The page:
A Horse, of Course
with Don Blazer
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The Horse in Motion
Don Blazer

        I think television commercials show the world what the horse does best.

        "Here comes the king, here comes the big number one"--- and here come the Budweiser Clydesdales, 32 hoofs in action, feathers floating as each shod foot strikes the ground and the rhythm of it beats in your heart.

        How about commercials for the Kentucky Derby, Preakness and Belmont stakes?   First the shot of hoofs dancing in place under the starting gate, then the gate bangs open and a burst of color and sleek muscle explodes forward, and finally, the beauty of
Thoroughbreds straining, giving their all, as they reach and extend their strides just before the finish line.

         What a horse does best is stride and glide, prance and dance and pull and jump and float and fly.   The horse is grace and beauty and power and every ounce of his being is "motion."

        The horse first put his motion to work for man as a pack animal carrying baggage.    Soon the horse was pulling a travois, and then a chariot.  As man improved the design of his vehicles, the horse improved too, getting bigger and stronger.  (There are some who say the Chinese rode astride even before others had the horse pulling vehicles, but we'll discuss that later.)

       For years the horse was the main source of power for vehicles which ranged from fancy coaches to light gigs.

       Of course, men and women love to ride horses, and they love it best when the horse moves smoothly.  So some horses gait….which is actually a "walk" at various speeds.

       Gaited horses include the Peruvian Paso, Tennessee Walker, American Saddlebred, Paso Fino, the Racking Horse, the Standardbred and the Missouri Fox Trotter.  The Fox Trotter's gait is also a walk, not a trot.  Of all gaits, probably the most spectacular is the rack which requires very high action on the part of the horse.  Over a straight course, a racking horse may cover a mile in 2 minutes, 20 seconds.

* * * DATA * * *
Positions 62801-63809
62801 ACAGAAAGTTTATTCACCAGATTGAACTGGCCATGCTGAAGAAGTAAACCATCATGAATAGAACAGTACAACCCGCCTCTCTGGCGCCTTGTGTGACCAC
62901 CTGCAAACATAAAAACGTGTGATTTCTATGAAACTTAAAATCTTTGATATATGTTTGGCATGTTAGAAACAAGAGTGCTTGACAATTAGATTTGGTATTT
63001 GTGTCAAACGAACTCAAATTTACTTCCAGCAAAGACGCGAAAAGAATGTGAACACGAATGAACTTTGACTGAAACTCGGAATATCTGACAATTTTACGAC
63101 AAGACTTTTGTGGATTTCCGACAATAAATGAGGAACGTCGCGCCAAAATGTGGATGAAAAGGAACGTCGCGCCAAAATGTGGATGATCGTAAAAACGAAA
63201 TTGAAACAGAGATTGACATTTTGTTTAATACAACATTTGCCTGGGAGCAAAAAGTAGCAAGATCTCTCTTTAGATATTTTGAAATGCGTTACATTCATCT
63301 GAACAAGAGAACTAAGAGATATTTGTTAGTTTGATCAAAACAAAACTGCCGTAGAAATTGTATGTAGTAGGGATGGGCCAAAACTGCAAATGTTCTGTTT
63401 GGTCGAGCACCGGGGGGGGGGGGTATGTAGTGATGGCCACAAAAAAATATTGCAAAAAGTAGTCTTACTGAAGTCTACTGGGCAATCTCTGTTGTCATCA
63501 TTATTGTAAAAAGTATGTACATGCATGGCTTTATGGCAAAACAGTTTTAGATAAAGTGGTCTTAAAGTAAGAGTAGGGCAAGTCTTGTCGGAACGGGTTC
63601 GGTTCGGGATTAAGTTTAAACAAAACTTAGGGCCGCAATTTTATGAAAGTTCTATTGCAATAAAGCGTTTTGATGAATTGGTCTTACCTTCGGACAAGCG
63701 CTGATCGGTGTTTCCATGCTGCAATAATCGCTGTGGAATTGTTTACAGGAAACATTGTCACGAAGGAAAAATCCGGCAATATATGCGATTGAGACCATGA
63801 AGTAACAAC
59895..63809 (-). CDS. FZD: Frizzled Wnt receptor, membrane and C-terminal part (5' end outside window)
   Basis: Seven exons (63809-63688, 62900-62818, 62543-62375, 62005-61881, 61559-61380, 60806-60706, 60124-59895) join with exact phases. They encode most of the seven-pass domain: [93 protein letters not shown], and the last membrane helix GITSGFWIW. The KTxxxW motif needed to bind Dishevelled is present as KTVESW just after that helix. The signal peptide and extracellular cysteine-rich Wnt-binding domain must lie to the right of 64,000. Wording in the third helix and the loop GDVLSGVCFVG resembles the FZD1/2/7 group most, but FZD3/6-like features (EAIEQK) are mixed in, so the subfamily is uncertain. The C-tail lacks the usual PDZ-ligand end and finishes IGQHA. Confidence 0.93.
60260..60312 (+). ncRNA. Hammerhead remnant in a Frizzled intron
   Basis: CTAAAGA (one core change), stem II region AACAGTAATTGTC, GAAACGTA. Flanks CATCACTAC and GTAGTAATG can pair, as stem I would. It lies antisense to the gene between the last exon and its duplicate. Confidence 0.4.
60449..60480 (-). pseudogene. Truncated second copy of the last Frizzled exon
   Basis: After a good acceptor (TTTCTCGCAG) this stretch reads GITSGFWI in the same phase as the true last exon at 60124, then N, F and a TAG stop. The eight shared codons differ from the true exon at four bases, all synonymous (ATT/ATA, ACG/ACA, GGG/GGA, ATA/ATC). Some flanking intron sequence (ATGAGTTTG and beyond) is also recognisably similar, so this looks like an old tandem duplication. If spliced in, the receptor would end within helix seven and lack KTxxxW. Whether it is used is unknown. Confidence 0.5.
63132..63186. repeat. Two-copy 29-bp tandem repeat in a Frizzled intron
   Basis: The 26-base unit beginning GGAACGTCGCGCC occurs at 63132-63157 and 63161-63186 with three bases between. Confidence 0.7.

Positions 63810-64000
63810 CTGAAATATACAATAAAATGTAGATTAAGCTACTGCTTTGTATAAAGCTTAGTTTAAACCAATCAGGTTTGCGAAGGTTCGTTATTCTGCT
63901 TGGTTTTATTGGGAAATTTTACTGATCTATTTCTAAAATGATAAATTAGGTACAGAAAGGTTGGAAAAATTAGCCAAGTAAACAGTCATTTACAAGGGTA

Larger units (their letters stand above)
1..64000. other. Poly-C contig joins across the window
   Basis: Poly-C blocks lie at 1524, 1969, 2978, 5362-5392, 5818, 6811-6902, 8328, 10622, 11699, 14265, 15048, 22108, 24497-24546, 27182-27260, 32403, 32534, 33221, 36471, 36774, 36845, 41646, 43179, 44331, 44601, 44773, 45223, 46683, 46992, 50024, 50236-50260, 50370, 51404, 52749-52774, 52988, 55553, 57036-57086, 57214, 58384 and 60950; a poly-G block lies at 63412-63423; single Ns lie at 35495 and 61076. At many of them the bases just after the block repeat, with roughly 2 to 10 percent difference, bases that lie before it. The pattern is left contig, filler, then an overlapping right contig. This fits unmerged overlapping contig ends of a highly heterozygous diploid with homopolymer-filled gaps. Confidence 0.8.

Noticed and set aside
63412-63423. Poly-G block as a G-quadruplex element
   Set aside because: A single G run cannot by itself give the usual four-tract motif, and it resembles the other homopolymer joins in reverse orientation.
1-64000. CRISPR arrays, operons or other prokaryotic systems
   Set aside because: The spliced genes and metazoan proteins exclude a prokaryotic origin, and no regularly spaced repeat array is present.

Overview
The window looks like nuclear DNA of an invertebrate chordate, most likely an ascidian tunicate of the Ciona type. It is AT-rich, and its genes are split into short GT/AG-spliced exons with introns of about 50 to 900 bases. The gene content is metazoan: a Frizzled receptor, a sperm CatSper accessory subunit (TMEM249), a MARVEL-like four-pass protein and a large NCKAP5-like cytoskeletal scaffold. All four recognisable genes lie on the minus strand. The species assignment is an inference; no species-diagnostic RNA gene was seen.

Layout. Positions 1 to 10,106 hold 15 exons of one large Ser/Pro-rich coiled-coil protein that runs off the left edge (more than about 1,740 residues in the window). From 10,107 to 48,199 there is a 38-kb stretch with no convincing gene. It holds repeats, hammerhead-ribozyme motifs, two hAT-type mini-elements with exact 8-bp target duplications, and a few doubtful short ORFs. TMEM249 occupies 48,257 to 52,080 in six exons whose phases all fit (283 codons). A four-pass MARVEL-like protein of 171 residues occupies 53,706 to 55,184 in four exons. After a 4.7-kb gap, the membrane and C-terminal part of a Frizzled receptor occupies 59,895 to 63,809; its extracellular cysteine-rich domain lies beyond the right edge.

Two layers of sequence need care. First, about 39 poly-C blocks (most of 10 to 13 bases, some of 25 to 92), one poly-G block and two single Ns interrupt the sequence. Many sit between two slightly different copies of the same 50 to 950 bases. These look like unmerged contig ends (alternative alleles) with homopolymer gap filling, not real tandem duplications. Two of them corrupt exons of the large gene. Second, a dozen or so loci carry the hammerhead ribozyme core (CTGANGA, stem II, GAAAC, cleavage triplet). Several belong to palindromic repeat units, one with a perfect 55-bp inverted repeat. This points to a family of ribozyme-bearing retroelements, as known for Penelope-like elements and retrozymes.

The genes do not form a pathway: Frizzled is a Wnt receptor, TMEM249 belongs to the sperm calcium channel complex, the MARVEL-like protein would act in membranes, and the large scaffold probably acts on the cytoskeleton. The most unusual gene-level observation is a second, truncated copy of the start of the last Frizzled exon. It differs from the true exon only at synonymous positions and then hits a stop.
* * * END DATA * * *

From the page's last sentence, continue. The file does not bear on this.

Prancing is most commonly thought of as a "parade horse."  By many refined and controlled springy movements might also be called "prancing."  Such action includes the passage, which is a slow prancing-like trot, or the piaffe, which is a prancing-trot in place.

       The classic art of equitation (riding) is known as Haute Ecole, or "high school."  It is based on natural leaps and paces derived from tactics employed by ancient cavalry in combat.

       Brought to its highest form by the Spanish Riding School, the Lipizzaners (a breed from Central Europe) perform the Airs Above the Ground.  The most difficult and highly publicized is the "capriole".  To perform the capriole, the horse must leap into the air, then kick out with both hind feet and finally land on all four feet.

       Jumping is exciting to watch and exciting to do.  Horses do it quite well even though their anatomy is not the best for vertical jumping.  The greatest jump ever recorded, that I know of, was made by a Thoroughbred, Ben Bolt, who cleared 9 feet, 6 inches at the Royal Horse Show in Sydney, Australia in 1936.

        But maybe what horses is really best at is running.

        Horse racing is called the Sport of Kings.  For horses, running at speed is the natural defense, and horses have developed it so well, it should be called the Sport of Life.
Some say the greatest race horse of all time was Man O'War.  Others say Secretariat, or Exterminator.

        I think the greatest race horse was Hi School Reunion.  I bet on him and he paid $80 for a $2 bet.

        Yes, thanks to television much of the world has seen what horses do best.  Horses move best.

        Seeing it is wonderful, but the greatest thrill is to pull or prance, jump or run…..to move……with your horse.